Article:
The PR Agency of Satan

UPDATE: I picked up the title for this post while looking at a Twitter search result, not realizing that it was the title of Jacob Morgan’s post on the same subject… so in the interest of credit where credit is due I point you to his post on this subject.

This morning I opened up my email and there was a message to a list called “DigitalBrand” from a PR agency pitching a book. It was bulk email to a list of people, I have no idea how many but as the events unfolded in the morning I recognized many of the people on the list, mostly journalists, authors, public speakers, and other influential bloggers (note that I am in none of the above categories… so I was kind of honored to be included!). The list name was in the CC, meaning anyone who replied to the email ended up respamming the entire list, by the end of the day over 50 messages were traded, not a lot considering but I think that by late morning they had shut down the list server to control the traffic.

Lesson #1: Don’t use lists but if you must then think ahead and put the list in the bcc field. PR pitches should be personal in this day and age, spamming a list isn’t going to make you any friends.

Throughout the morning people, also on the list, were replying back questioning how they got on the list, demanding to be taken off, and sundry other harshly worded messages. I have no idea how I ended up on this mailing list, but a quick search revealed I had nothing from them previously (I only delete outright spam from my inbox, which explains why I have 50k messages in my gmail account.

Lesson #2: Don’t pitch or promote a service or product to an email list consisting of people who didn’t ask to be on the list. Pissing off the people you are trying to court is not smart.

Despite many pleas from people to take them off the list, demanding to know why they were on it, and expressing dismay that it was happening in the first place, no one from the offending agency stepped in to offer an explanation of what happened, why, and what they were doing to fix it. Later came torrent of emails from the list server with unsubscribe help ticket confirmations, it felt a virtual black hole sucking in everyone on the original list.

Lesson #3: Being engaged may seem so 2008 but it still matters. If you are pitching something about social media, make a blatant mistake, and then don’t step up to explain yourself, you have not only pissed off a lot of people but you throw away any sympathy and “don’t worry about it” sentiment that certainly exists. We have all made mistakes with email, and will certainly make mistakes in the future…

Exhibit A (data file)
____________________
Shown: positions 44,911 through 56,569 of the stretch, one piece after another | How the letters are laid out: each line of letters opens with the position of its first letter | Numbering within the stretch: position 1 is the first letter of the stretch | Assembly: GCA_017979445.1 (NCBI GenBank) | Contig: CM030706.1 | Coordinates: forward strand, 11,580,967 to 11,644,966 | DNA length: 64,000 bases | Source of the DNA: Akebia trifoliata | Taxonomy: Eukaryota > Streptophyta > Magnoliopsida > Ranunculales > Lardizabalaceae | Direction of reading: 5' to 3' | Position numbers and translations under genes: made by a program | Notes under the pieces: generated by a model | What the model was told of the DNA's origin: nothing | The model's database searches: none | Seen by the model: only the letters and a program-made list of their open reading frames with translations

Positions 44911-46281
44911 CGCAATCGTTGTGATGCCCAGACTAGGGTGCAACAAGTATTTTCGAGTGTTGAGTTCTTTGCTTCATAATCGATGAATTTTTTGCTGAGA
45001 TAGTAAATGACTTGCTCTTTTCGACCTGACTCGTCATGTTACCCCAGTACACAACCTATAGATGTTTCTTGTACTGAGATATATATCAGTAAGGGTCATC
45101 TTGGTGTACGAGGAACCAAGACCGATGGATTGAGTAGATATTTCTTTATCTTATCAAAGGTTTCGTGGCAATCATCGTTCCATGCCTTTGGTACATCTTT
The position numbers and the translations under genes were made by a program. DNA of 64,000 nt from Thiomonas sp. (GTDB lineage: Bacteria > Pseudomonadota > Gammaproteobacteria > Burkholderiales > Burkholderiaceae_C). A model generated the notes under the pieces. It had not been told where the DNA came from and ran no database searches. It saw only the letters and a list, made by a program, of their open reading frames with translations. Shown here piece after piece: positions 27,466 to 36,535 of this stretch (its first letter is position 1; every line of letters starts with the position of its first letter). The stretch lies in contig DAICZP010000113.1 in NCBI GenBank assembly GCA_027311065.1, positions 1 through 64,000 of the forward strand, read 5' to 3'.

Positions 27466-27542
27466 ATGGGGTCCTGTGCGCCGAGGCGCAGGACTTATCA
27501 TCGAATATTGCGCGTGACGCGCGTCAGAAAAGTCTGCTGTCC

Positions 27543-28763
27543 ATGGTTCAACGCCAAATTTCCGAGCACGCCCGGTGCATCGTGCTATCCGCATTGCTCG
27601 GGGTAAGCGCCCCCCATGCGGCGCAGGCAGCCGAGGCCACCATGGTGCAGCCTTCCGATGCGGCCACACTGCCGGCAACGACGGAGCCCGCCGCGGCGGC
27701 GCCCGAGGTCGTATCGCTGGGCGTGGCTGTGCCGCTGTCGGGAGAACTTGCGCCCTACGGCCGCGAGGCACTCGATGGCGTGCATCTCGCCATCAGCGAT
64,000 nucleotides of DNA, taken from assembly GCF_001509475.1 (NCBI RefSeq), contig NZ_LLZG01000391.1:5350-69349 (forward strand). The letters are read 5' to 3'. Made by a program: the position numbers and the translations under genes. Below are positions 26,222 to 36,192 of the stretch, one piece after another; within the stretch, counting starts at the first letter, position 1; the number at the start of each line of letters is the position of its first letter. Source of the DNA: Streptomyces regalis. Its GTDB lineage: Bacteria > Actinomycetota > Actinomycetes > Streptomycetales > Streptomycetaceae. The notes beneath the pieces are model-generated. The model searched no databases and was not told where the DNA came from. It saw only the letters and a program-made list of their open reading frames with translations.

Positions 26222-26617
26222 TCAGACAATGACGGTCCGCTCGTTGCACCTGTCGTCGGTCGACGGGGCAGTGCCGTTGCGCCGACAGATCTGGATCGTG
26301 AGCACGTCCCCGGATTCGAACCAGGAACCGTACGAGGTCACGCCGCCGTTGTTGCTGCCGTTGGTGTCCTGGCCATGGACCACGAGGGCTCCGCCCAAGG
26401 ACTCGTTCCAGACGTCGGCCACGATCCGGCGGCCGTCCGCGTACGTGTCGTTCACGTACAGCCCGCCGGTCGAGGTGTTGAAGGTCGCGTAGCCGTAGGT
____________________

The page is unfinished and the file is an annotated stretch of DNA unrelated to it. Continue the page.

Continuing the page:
The final observation is that because their is no latency in communication today, individual acts like sending an mail to a list and setting off a cascading series of unfortunate events, can happen with blinding speed and far greater amplitude than anyone expects. By the afternoon the twitterverse was picking up on this incident and blog posts were appearing, none of it complimentary and certainly not beneficial to this firm’s clients.

People who communicate for a living and to groups not connected to their firm need to be very careful about these small acts that can quickly spiral out of control. I deliberately didn’t include the name of the firm, although no doubt you will quickly figure it out if you follow the links, because I don’t think they deserve to be burned in effigy… it was a mistake and I’m sure more than a few people had a very bad day today. Having said that, I can’t help but notice that this event underscores the idea that people who are used to being pitched for a living don’t want to be pitched like they used to. In this unfortunate incident are some real lessons to be learned about how PR firms deal with the people they want to court support from.

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The Just Say No Movement

Environmental groups long ago lost legitimacy with mainstream Californians for simply being the Party of No, as in no development of any kind, anywhere, under any circumstances. There’s only so many times that you can raise the same objections and not turn into the proverbial boy who cried wolf. The latest example of this is a proposed water desalination plant in Marin County, ground zero for liberal progressive environmental agendas, and by extension the 20 currently planned desalination projects in planning stages in California.